Health Matters | Summer dangers lurk in pools, cars

 
 

By Dr. Lisa Thornton

Columnist

Lisa_Thornton

The lazy days of summer are almost here. It's a time when some of the best childhood memories are created. Unfortunately it's also a time when childhood injuries and deaths rise dramatically. With more kids outside, there are added dangers parents should keep in mind.

 

Bikes, skateboards, scooters or Rollerblades increase injury risk in the summertime. Scrapes, bumps and bruises are common and can be partly due to learning to use a piece of equipment. Falls can't be completely avoided, so children should protect their head by wearing a helmet every time they use anything with wheels. Broken bones heal, but an injured brain can cause permanent disability, including problems with learning, behavior, memory and problem solving.

Keep clear of danger

Every year thousands of children are hit by cars while playing outside. Many parents overestimate their child's ability to cross the street alone. In fact many parents think children as young as 7½ are capable, but there is good evidence that children aren't really ready until about 9 or 10. Tell children under age 9 to never go into the street or cross the street without you.

Pool drowning is another huge danger for kids. It's the second leading cause of death for children after motor vehicles and it can happen very fast. Most children who drown in pools were last seen inside the home, were out of sight less than five minutes and were under the supervision of one or both parents. The best way to avoid pool drowning is to keep children away from pools unless they are well supervised. An adult should be designated to keep their eyes on the children in the pool, undistracted by reading, talking on the phone, mowing the lawn or any other activity. Drowning is silent. Children do not splash around and yell for help like in the movies. They go down and stay down quietly. All pools should have a barrier around them (such as a fence with a locked gate). Kiddie pools should be emptied at the end of each day. And children should be taught to swim. Learning to swim isn't a substitute for adult supervision, but it will make drowning less likely.

Enjoy the sun safely

During the hot summer months the sun's rays are more intense and are more likely to cause a painful burn, but burns aren't the only problem. Most kids get 50-80 percent of their total lifetime sun exposure before age 18, so the seeds for skin cancer are planted in childhood. Covering up is the best way to reduce sun exposure when outdoors. This can done using clothing, an umbrella or shade. Regardless of your child's skin tone, be sure to apply plenty of sunscreen. This is especially important for infants who have thinner skin and for those with very fair skin, but even darker-skinned people can have sun damage and need to protect themselves. Use SPF 15 or higher and be sure the sunscreen will protect against both UVA and UVB rays.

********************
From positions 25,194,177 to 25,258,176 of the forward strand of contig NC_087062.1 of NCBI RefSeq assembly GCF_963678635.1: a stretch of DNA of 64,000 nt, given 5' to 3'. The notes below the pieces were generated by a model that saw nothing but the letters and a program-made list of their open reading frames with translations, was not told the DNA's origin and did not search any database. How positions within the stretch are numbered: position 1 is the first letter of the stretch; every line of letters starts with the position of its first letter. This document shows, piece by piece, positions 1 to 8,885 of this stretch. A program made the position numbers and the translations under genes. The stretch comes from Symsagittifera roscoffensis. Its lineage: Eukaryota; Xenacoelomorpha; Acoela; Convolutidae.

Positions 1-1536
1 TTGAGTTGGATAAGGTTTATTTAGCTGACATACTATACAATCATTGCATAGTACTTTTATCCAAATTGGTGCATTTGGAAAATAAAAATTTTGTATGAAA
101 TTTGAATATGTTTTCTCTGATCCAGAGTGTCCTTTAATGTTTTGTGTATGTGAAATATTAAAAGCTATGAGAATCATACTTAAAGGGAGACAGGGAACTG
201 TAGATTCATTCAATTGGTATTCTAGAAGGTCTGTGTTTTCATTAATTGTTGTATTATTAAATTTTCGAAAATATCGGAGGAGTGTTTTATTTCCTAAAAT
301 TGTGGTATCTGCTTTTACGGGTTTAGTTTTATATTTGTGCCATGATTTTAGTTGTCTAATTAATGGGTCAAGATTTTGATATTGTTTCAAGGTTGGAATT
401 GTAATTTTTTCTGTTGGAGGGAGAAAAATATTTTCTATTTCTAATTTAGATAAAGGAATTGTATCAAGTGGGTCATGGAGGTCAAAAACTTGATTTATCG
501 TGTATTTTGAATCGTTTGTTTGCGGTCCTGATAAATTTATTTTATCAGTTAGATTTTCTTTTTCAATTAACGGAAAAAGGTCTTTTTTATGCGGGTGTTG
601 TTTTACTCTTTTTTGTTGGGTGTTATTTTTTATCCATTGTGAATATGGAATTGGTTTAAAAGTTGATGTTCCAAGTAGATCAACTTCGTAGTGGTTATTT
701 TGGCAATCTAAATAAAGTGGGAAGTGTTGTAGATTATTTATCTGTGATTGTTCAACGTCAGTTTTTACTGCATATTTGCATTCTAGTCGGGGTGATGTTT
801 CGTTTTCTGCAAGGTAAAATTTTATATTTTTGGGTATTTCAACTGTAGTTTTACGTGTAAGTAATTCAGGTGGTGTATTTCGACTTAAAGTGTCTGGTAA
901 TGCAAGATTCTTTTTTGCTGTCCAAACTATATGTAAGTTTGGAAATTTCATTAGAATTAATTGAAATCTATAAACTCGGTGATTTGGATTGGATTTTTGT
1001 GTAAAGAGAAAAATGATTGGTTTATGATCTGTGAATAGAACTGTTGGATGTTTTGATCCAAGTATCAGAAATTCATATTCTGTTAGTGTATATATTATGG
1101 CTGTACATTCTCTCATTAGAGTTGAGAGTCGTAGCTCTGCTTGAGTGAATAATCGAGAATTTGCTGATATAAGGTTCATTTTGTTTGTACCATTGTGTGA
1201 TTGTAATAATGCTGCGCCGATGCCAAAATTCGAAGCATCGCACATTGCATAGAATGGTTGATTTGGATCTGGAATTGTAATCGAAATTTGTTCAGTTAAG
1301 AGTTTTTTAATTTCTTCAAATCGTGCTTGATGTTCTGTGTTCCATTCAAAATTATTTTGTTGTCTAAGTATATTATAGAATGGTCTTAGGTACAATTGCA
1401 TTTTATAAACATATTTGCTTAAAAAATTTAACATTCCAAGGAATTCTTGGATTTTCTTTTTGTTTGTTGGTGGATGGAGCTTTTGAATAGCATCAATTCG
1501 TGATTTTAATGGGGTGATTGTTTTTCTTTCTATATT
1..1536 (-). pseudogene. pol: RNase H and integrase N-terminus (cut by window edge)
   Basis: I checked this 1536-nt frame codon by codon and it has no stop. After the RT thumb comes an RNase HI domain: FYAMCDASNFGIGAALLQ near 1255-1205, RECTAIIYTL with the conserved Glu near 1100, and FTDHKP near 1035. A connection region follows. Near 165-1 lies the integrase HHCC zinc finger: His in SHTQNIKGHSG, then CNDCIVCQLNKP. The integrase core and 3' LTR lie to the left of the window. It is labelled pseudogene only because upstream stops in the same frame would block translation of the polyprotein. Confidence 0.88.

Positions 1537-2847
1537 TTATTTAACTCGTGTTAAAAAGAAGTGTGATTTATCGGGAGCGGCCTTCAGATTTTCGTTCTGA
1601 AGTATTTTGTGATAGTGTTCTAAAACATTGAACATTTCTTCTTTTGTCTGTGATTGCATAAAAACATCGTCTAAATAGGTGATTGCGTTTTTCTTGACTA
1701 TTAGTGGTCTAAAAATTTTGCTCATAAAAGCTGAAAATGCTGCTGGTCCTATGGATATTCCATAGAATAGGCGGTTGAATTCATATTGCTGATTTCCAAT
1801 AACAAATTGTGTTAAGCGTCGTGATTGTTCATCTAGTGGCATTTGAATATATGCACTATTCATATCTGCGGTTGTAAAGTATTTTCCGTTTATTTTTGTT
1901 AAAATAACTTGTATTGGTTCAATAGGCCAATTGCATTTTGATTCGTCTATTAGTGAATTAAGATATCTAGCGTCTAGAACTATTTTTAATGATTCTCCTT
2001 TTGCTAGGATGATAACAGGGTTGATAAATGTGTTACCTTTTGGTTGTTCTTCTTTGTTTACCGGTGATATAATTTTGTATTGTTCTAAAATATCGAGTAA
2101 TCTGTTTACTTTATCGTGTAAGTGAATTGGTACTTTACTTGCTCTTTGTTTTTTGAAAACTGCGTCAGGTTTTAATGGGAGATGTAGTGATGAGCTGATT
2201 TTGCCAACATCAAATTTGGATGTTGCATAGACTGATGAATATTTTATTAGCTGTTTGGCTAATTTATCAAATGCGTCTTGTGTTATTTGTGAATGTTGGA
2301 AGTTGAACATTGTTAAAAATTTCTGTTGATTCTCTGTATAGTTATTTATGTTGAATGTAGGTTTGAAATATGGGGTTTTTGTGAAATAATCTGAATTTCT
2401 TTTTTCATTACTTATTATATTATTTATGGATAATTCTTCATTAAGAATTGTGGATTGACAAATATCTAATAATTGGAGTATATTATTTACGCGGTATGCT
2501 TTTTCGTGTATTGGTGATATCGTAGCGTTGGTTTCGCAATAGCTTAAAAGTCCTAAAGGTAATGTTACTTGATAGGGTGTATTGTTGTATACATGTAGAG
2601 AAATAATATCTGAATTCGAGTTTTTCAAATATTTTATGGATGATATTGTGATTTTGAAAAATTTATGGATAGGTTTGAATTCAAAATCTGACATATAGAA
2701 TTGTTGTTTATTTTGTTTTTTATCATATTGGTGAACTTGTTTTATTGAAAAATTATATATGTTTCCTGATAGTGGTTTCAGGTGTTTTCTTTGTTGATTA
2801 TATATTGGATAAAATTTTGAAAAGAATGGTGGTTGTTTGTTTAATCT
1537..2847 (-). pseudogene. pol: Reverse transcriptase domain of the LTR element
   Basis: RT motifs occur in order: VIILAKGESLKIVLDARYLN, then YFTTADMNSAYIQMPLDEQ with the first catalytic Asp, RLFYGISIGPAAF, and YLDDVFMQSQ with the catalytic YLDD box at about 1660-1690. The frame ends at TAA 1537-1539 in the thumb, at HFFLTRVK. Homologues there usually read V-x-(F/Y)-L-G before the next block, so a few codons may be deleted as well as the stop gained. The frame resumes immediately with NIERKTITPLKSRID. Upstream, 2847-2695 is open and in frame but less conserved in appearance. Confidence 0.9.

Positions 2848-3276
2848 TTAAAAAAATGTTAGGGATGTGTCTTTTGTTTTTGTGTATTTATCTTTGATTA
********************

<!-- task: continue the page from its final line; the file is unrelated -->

Don't forget baby

The last thing parents should be sure to keep in mind is that babies die every summer after being left in overheated cars-children who are cherished by their parents-but a distracted mother or father honestly forgets the baby is in the car. With the windows closed and the doors locked, the temperature inside the car rises dramatically. Within minutes the baby's temperature goes up and the child can die from heat stroke. It seems unthinkable, but good, loving parents do this, so readers should never think it couldn't happen to them.

If you have an infant, develop a system for remembering that your child is in the car. These incidents often happen when parents change their routine. Try to slow down and remind yourself that you have the baby that day. Some parents get a mirror that allows them to see the baby in the rear-facing seat. Others put a reminder like a pacifier on the dashboard or attach it to their key ring.

In 2002, NASA developed a clever safety device called a Child Presence Sensor. One part of the device is placed in the car seat and detects when a child is placed in the seat. The other part attaches to the driver's key ring and sounds an alarm when the driver moves a certain distance away from the car. If the driver doesn't return within one minute, the device continues beeping until it is re-set by returning to the infant seat.

As much as you might like to, you can't surround your kids in bubble wrap, but with a few precautions you can help keep your child healthy and injury-free this summer.

Dr. Lisa Thornton, a mother of three, is director of pediatric rehabilitation at Schwab Rehabilitation Hospital and LaRabida Children's Hospital. She also is assistant professor of pediatrics at the University of Chicago. E-mail her at drlisathornton@gmail.com

 
 
 





 
 
 
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